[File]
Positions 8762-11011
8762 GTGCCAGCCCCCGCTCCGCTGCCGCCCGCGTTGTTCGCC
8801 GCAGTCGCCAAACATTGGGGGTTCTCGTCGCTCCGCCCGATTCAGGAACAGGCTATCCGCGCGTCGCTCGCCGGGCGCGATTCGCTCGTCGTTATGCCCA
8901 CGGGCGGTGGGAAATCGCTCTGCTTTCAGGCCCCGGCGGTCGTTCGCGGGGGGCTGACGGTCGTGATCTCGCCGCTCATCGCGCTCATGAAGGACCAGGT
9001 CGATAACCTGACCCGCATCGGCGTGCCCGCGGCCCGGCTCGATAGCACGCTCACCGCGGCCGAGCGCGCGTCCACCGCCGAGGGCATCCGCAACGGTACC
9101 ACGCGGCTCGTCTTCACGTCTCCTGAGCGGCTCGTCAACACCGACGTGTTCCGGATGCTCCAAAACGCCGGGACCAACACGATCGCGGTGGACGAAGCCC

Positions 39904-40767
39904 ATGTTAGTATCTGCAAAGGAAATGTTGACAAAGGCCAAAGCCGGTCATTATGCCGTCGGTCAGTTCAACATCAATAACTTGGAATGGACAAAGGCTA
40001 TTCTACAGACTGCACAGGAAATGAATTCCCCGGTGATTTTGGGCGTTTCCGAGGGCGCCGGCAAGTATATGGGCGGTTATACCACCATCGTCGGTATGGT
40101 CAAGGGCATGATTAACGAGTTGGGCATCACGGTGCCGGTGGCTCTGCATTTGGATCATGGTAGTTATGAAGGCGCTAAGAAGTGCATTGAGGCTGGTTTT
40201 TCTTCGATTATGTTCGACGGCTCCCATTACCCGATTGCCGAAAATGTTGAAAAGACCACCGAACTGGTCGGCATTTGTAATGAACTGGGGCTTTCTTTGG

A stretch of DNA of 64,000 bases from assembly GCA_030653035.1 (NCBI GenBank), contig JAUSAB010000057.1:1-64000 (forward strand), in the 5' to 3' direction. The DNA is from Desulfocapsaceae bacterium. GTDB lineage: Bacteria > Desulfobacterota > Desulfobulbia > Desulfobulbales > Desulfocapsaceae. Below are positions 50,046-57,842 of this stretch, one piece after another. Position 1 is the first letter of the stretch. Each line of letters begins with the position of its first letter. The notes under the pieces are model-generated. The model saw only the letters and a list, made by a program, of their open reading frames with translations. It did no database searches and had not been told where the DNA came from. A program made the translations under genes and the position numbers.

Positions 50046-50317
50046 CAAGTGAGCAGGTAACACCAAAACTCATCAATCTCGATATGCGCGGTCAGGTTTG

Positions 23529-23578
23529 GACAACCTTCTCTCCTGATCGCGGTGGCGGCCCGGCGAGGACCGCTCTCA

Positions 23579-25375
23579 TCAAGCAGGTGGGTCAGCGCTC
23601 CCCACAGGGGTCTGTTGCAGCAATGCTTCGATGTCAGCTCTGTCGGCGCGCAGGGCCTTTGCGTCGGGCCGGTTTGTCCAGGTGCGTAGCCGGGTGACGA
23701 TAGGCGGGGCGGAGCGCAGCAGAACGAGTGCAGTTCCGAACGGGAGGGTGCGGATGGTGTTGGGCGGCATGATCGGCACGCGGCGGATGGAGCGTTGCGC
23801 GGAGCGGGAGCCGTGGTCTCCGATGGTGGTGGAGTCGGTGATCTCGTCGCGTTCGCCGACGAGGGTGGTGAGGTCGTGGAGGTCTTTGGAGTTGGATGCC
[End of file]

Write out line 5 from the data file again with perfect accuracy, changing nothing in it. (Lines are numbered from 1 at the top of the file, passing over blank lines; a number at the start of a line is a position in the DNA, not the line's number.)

9001 CGATAACCTGACCCGCATCGGCGTGCCCGCGGCCCGGCTCGATAGCACGCTCACCGCGGCCGAGCGCGCGTCCACCGCCGAGGGCATCCGCAACGGTACC